NOW for a very risky undertaking: I will attempt to write 500 words about falling literacy standards without making any howlers myself, because even a single slip of a key can incite hordes/hoards? of petty-minded cut-throat critics.
As readers of this site/cite/sight may have noticed, Australia’s fashionably neo-con commentators have deemed the three Rs to be under serious threat from those soft-centred lefties who purport to run our schools. Instead of teaching kids to memorise the dates of the Burke and Wills expedition or to understand that the past imperfect is not the same thing as the black armband approach to Australian history, these chardonnay-sippers — who are mostly women, by the way, and shouldn’t be teaching boys at all — want them to “analyse texts”.
The 3-Rs cavalry is led by Federal Education Minister Brendan Nelson, who ditched his diamond earring and his Labor Party membership to run for the Liberals back in 1996, which shows the value he places on principals (did I spell that right?).
Prominent commentators on the literacy debate in Tasmania are former school teacher Christopher Bantick, now a writer for The Mercury, and former optometrist Byron Harrison (can you just read that second line for me …), now a literacy researcher, who both place the blame for poor literacy levels on misguided teaching methods.
A point that often gets overlooked when talking about poor literacy rates in children is that nearly 20 per cent of Australian adults are functionally illiterate — that is, they would have a great difficulty filling in a form or using basic documents like bus timetables, let alone reading a newspaper, a Shakespeare play or an Essential Learnings school report. (Interesting how the abbreviation for Essential Learnings, ELs, is so close to ESL, which stands for English as a Second Language. This writer favours the Essential Learnings curriculum but the jargon certainly left it wide open to the carpers).
A further 27 per cent of adults are rated by an Australian Bureau of Statistics survey of 1996 as only able to use relatively short and simple texts.
The surprise of this 1996 survey was that adults under 45 had higher levels of literacy than older people. The ABS statisticians concluded that this may have been because older Australians tended to have less schooling.
(A truncated education didn’t stop a half-blind 92-year-old of my acquaintance from reciting The Village Blacksmith to me — a poem she had learnt at school 80 years earlier. Back then the emphasis of education was on memorising information — an almost pre-literate form of storing and passing on knowledge.)
So are we or are we not becoming less literate as a nation? The answer may come next year when the ABS repeats its Aspects of Literacy survey.
vry well, t/u
But I suspect the 3-R campaigners would not be satisfied with the ABS way of defining literacy.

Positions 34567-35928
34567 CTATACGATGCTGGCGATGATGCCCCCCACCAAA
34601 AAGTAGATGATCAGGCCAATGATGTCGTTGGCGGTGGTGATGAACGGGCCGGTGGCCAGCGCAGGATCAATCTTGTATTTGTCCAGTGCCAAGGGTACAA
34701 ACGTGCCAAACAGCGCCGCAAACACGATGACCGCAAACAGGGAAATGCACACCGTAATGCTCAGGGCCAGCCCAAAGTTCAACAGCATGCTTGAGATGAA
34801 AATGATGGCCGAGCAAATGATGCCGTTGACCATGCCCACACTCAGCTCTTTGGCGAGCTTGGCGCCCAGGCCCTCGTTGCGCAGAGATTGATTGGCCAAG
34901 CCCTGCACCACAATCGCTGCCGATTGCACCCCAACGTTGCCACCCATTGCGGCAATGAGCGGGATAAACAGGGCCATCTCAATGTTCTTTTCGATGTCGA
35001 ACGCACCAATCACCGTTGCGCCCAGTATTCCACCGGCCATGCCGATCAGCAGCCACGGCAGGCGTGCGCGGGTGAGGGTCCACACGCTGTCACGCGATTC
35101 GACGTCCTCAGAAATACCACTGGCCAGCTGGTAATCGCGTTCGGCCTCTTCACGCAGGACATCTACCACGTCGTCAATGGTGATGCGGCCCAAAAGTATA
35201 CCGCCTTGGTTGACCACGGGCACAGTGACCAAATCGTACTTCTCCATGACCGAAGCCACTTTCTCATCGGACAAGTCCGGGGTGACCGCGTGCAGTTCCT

For them, spelling always seems to be the big concern — spelling and the inability to construct correct sentences. How can people without these skills communicate, the critics say. The answer, delivered, in a thousand SMS messages a second, is “vry well, t/u”.
The 3-Rs brigade dislikes the interchangeability of texts in modern classrooms, where high school English may not necessarily involve studying novels or Shakespeare plays but the messages in soap operas or the rhyming schemes of rap songs. But there is no historical constancy to the form our repositories of stories and knowledge take.
Before printing, texts were transcribed by hand and so rare that they were left in the hands of scholars and priests to pass on in verbal form to others. Before written language, there was story-telling, song and dance or the information-rich practice of Aboriginal art. When radio came on the scene, we became all ears. With television, we were offered texts that looked and sounded like reality — an almost direct physical experience.
We are at a historic moment for literacy that has little to do with educational movements. We are witnessing the literacy standards of the first generation to be reared by the first TV generation.
Television was introduced in Australian in 1956 and with TV sets nearly as expensive as a family car, mass take-up was not immediate. Let’s say there was a TV set in every Australian home by 1962. The first generation to have grown up in front of the box would be 43 by now. They may have read books at home when they weren’t glued to Bonanza, Bandstand or The Man from U.N.C.L.E. but books were an option, not a mainstay.
Their children would be teenage or a little older now. How can these kids be expected to be whizzes at spelling and grammar when the family gathers around a screen when relaxing at home, rather than burying themselves in books?
Pre-TVers would often be voracious readers, consuming book after book after book. I used to read five adult novels a week as a high school student. All those written words, all that written English usage, all that general knowledge. How could school offer a comparable education?
The fact is, schools can’t. There simply isn’t that many hours in a school day to be spent on reading.
The home computer revolution may swing things back to the written word, however. The phonetic charms of chatroom communication may not please the 3-Rs brigade, but at least the kids are reading and riting again, rite?